In the world of audio, we can expect virtualization and the automation of workflows to be a bigger focus in years to come.
This is one of the conclusions of a report from IABM, an international trade association for suppliers of broadcast and media technology. It is the first time the association has put out standalone report about the audio sector.
The report is for its members, but the association released a summary of highlights. Quoting directly from IABM:
- Audio — as with video — is transitioning to IP to leverage its potential benefits in terms of efficiency, flexibility, remote production and immersive audio;
- To date, deployment of AoIP has been slow, with a hybrid approach being favored;
- AES67 is seen as a positive development;
- Multiple standards continue to be used in the audio industry;
- Virtualization and automation of workflows were identified as a major focus for the future;
- Immersive audio is still very much in its infancy in most sectors;
- Drive for simpler and more cost-effective products as budgets continue to be squeezed;
- Rise of streaming platforms and content investment impacting technology development;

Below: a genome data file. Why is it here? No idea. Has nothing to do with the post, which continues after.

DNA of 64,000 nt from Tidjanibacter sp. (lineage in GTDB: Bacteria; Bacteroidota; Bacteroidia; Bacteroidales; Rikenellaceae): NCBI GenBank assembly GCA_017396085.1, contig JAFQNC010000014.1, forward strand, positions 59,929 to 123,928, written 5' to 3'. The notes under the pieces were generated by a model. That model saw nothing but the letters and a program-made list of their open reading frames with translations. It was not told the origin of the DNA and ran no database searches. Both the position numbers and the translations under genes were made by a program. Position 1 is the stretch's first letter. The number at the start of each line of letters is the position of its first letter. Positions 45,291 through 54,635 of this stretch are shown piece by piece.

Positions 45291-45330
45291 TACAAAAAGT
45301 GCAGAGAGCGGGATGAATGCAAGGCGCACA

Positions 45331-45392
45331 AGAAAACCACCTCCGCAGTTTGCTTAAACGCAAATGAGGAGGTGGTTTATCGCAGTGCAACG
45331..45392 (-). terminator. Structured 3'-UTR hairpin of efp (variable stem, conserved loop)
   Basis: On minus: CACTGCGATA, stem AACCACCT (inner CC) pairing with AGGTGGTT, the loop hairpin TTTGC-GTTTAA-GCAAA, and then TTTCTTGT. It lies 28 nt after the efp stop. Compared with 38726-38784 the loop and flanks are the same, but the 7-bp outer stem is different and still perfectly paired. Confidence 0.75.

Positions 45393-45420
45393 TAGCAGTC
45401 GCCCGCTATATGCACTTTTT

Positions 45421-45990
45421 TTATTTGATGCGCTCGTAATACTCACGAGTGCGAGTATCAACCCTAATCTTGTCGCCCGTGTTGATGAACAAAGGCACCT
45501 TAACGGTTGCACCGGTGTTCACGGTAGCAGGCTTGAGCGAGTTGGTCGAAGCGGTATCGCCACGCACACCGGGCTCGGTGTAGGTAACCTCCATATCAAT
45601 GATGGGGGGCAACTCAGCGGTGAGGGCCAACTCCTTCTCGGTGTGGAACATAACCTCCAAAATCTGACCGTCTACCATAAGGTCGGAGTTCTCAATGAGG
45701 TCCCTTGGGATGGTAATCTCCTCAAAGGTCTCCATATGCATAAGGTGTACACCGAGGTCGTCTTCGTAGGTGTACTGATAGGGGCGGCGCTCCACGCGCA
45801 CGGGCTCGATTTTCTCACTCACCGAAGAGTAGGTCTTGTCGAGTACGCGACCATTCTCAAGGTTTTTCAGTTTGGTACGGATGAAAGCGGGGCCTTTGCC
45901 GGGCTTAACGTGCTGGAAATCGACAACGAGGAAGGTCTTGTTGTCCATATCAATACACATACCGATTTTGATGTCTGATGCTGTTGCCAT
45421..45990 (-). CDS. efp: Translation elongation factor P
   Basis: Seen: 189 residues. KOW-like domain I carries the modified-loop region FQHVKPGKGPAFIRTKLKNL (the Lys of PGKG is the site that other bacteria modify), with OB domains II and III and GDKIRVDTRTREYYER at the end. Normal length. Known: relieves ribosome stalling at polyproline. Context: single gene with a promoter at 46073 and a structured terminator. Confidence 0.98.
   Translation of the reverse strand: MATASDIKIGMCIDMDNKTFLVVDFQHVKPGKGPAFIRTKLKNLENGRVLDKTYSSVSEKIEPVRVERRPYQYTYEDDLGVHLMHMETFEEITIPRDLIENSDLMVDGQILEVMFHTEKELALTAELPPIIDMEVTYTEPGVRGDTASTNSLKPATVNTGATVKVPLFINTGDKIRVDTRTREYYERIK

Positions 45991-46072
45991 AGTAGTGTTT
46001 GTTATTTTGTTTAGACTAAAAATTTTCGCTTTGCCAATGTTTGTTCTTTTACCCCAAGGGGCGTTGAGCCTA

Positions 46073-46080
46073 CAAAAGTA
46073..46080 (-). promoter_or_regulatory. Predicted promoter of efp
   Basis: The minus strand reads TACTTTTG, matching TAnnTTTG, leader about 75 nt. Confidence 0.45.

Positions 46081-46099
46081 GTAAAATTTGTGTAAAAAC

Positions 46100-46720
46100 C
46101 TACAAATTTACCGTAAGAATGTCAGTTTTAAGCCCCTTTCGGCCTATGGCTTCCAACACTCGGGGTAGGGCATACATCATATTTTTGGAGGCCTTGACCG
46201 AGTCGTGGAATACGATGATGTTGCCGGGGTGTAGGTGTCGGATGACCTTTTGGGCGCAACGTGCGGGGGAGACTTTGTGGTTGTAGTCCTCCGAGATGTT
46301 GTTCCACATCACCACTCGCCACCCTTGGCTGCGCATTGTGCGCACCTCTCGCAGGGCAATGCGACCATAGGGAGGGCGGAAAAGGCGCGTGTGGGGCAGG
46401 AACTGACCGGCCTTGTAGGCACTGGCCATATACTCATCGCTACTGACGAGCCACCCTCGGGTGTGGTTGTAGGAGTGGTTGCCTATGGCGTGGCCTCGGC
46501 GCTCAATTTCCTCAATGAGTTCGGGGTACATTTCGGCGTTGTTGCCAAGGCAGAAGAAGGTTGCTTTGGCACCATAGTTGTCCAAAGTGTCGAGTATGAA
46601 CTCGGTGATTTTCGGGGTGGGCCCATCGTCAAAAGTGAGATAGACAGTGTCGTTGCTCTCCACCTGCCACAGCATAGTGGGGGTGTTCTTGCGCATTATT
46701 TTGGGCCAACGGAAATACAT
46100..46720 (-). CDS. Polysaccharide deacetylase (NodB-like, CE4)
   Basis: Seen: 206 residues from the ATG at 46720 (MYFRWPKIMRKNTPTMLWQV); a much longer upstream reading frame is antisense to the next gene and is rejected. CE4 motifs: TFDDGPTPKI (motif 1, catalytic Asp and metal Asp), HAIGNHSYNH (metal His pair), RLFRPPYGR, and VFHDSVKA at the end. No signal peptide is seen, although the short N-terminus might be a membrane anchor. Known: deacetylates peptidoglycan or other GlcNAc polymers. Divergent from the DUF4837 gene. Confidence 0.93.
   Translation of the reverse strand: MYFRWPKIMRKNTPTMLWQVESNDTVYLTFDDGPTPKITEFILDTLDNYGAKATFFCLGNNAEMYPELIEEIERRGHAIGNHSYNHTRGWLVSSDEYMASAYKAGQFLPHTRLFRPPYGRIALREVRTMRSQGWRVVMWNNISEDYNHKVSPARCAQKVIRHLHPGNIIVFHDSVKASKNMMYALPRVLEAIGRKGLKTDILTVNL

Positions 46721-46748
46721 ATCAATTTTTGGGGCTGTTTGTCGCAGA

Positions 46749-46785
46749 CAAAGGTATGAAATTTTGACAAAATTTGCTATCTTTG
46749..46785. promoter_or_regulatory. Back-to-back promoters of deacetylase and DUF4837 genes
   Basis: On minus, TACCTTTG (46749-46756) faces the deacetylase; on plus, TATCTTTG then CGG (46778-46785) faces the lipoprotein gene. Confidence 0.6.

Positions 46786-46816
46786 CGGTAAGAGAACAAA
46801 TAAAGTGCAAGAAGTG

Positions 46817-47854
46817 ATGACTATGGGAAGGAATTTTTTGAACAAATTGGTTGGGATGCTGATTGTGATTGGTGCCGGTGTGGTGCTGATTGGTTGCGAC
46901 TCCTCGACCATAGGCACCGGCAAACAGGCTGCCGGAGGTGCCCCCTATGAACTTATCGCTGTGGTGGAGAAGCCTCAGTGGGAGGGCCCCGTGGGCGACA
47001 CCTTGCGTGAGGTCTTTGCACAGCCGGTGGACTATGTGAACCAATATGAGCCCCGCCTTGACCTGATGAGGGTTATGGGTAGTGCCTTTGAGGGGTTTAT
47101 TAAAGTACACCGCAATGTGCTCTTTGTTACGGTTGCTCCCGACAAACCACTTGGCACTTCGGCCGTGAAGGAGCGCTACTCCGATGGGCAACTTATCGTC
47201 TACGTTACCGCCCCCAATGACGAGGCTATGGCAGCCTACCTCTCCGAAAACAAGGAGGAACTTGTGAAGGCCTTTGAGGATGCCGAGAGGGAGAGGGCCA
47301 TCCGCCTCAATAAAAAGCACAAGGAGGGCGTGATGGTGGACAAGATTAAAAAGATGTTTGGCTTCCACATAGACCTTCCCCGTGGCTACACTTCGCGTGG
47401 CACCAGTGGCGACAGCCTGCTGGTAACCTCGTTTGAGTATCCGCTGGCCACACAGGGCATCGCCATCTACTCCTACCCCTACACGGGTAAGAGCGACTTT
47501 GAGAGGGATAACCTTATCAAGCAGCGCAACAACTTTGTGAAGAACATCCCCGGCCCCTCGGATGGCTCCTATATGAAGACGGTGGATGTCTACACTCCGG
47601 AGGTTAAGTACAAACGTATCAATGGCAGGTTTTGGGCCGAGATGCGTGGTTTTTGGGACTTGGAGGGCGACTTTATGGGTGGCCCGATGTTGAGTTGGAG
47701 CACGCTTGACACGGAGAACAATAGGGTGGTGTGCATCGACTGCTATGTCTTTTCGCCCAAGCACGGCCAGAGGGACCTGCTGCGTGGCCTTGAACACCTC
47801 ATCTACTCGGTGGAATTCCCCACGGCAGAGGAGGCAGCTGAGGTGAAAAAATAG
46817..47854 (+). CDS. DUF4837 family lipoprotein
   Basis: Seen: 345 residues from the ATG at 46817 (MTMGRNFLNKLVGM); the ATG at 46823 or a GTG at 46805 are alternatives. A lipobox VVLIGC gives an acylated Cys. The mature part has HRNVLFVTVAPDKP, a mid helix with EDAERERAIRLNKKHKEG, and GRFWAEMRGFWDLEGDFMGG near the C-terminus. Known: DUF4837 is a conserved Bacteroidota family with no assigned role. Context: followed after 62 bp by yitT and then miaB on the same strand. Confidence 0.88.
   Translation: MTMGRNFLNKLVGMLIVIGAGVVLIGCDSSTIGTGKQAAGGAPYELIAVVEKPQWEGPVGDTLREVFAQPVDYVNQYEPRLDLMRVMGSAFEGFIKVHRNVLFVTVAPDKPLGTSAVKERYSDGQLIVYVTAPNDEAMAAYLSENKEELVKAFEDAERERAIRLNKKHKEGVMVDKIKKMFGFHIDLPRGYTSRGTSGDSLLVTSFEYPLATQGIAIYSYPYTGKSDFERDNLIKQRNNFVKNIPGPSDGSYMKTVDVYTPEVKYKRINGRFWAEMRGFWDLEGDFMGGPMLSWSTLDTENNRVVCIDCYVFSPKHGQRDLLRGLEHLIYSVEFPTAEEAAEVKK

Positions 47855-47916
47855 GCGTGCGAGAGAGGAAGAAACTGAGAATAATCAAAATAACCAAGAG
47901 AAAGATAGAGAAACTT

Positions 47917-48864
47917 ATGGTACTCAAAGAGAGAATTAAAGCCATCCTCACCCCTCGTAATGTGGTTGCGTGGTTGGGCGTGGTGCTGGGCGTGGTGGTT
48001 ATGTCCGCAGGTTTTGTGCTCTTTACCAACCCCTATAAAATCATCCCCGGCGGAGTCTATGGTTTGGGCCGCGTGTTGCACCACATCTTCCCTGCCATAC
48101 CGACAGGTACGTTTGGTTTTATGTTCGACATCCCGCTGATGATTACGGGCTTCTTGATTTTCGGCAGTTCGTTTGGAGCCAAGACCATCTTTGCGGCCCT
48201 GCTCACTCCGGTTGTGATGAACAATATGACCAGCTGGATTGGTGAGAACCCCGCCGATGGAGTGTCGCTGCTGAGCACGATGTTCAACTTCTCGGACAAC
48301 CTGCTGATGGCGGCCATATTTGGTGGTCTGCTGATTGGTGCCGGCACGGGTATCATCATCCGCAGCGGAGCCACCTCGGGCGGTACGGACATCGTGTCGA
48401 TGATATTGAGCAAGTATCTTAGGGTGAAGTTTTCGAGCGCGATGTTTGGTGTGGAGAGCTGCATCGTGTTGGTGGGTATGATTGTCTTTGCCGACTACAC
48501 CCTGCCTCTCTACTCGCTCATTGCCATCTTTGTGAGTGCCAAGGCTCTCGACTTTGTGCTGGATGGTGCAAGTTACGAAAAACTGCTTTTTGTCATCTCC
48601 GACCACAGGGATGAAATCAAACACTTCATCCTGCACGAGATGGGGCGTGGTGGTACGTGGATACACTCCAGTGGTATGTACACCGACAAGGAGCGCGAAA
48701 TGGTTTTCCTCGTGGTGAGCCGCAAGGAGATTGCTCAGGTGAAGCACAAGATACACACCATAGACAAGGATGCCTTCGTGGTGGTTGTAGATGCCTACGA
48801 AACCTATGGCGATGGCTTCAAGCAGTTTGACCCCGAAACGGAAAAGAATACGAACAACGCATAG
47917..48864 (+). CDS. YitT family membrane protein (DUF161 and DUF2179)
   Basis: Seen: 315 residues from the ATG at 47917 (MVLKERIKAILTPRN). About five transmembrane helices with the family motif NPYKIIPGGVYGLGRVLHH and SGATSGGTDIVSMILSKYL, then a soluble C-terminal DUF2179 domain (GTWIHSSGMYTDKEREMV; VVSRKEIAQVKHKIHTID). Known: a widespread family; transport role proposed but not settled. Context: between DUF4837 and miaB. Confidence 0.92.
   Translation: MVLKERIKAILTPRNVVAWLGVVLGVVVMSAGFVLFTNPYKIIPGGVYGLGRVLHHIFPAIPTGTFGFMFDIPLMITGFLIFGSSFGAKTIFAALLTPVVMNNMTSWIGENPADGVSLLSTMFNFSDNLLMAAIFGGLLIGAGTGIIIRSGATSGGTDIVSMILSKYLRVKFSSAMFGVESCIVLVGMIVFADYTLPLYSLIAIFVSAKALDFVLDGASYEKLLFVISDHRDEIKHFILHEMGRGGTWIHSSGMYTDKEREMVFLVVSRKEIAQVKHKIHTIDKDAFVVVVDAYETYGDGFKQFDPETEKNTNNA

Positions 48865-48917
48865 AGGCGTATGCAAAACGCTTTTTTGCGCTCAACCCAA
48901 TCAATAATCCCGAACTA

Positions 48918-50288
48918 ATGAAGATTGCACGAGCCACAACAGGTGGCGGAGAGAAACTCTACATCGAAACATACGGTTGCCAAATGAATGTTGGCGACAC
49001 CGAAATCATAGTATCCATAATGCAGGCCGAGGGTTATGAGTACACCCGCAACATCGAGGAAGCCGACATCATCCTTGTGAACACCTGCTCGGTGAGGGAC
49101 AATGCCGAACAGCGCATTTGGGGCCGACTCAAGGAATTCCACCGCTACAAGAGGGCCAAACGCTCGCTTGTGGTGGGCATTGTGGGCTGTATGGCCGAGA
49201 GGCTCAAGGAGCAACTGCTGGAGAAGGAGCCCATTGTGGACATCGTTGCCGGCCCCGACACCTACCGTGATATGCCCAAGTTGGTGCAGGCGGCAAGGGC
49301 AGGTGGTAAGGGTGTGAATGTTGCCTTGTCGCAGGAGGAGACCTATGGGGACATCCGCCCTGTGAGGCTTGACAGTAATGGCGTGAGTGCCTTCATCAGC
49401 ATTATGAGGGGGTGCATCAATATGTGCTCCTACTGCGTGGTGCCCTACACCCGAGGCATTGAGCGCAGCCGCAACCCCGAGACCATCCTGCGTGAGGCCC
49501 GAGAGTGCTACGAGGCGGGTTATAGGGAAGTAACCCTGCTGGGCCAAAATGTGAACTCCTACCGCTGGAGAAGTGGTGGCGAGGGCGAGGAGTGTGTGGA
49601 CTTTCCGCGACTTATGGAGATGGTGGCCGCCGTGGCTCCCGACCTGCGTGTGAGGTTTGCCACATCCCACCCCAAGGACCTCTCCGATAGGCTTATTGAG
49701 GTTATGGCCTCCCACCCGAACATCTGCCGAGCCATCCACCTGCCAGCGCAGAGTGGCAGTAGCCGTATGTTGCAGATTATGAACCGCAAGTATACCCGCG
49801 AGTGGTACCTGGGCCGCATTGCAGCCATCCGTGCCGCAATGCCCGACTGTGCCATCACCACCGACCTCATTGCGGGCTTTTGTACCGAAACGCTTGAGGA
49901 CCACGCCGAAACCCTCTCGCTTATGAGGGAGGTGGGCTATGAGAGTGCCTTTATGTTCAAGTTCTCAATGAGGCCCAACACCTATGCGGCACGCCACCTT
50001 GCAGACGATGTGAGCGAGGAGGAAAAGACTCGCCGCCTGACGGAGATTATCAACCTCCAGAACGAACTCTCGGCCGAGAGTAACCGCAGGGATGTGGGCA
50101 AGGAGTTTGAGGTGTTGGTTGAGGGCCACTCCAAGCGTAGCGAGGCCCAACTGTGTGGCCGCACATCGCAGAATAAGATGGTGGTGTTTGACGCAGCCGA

- In contrast, television and radio broadcasters’ budgets are being squeezed, leading to a sharp focus on efficiency.
IABM said the report shows that efficiency is “an ever more important driver in the audio sector — doing more with less, together with a requirement for technology that is easier to use for less skilled operators. The push for efficiency is driving a shift to virtual consoles, with remote production features also becoming increasingly important for the same reason.”
It quoted Lorenzo Zanni, the association’s head of insight and analysis, saying the need for increased efficiency, combined with changing skillsets at customer organizations, are the biggest drivers in the audio business. He said that increased programming investment and the proliferation of distribution platforms used by organizations, including radio stations, makes efficiency even more important. “Rising requirements, flat budgets, and technology developments have also driven pricing down, but the requirement for highest quality audio remains.”
IABM said it based this report on public and private financial data of audio technology buyers, such as radio stations; interviews with audio technology businesses; survey evidence; and secondary sources such as news, announcement and earnings calls.